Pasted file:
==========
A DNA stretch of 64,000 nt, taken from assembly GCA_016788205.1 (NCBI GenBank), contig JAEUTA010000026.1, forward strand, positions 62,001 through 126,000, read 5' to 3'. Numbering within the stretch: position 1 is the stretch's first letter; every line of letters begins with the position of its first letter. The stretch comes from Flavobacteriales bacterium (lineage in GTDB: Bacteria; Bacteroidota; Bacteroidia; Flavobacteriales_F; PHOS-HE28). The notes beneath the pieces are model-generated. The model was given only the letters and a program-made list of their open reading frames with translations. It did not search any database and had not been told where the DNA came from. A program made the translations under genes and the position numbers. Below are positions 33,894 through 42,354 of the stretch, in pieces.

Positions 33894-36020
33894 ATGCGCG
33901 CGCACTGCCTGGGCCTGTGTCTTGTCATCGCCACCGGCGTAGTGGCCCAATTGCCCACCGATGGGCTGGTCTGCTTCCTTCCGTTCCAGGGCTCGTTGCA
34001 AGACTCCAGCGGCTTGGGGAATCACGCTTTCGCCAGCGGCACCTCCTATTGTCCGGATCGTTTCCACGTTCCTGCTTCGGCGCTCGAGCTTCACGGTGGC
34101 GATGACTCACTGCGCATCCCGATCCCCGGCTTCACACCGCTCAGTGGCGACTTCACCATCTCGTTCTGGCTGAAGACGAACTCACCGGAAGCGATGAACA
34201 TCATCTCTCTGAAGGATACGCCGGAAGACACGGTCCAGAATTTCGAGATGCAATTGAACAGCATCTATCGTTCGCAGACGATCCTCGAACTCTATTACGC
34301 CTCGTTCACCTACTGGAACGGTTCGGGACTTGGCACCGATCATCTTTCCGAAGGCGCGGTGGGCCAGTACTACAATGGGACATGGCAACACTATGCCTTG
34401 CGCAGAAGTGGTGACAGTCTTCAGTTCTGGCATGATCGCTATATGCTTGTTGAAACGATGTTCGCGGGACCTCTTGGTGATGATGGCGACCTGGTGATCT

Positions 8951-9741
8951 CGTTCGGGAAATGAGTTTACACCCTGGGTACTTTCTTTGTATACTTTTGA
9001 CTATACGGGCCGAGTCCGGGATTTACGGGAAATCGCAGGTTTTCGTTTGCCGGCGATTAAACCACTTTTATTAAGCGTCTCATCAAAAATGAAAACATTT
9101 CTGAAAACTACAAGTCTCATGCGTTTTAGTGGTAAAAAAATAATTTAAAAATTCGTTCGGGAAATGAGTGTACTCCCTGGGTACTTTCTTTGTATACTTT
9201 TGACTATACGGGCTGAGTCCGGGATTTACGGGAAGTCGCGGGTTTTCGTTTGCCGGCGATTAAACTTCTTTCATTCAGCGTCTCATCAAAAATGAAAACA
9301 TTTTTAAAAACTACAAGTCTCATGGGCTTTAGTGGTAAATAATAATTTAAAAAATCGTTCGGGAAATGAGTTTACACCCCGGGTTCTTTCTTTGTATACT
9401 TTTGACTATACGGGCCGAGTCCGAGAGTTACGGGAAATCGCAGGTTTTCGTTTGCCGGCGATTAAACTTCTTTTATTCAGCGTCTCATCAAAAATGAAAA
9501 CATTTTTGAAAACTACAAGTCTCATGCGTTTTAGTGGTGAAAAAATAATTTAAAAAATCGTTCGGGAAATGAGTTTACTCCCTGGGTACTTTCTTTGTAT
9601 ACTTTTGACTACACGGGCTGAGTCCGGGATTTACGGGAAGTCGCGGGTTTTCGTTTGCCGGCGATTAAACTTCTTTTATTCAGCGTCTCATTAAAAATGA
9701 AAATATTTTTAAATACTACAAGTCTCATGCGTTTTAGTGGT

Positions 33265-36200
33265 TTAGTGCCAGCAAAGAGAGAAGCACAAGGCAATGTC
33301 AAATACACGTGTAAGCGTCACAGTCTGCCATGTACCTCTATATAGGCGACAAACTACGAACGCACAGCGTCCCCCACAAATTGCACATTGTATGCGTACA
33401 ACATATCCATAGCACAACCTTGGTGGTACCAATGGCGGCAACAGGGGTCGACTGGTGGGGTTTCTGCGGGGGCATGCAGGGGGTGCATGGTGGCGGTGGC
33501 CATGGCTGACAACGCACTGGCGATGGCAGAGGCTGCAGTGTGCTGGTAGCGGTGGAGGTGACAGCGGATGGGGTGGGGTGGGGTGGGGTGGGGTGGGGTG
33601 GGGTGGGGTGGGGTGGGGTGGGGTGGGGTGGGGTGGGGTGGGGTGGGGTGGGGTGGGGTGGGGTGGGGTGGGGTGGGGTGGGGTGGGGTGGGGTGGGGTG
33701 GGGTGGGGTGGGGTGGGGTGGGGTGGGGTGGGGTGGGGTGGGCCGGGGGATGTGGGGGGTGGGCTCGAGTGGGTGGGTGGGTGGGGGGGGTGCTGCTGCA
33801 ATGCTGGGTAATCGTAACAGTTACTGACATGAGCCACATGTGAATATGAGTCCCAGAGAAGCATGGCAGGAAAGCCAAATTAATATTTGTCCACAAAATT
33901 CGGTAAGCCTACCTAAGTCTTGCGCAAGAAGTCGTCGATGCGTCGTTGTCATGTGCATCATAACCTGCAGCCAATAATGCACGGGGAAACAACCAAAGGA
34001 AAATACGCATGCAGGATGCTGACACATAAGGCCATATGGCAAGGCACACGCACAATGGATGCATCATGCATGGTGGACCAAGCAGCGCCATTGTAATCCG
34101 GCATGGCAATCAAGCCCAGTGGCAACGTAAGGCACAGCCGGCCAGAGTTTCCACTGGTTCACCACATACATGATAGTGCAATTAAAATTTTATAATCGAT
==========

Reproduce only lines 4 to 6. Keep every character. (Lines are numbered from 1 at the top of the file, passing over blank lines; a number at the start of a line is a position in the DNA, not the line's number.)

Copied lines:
33901 CGCACTGCCTGGGCCTGTGTCTTGTCATCGCCACCGGCGTAGTGGCCCAATTGCCCACCGATGGGCTGGTCTGCTTCCTTCCGTTCCAGGGCTCGTTGCA
34001 AGACTCCAGCGGCTTGGGGAATCACGCTTTCGCCAGCGGCACCTCCTATTGTCCGGATCGTTTCCACGTTCCTGCTTCGGCGCTCGAGCTTCACGGTGGC
34101 GATGACTCACTGCGCATCCCGATCCCCGGCTTCACACCGCTCAGTGGCGACTTCACCATCTCGTTCTGGCTGAAGACGAACTCACCGGAAGCGATGAACA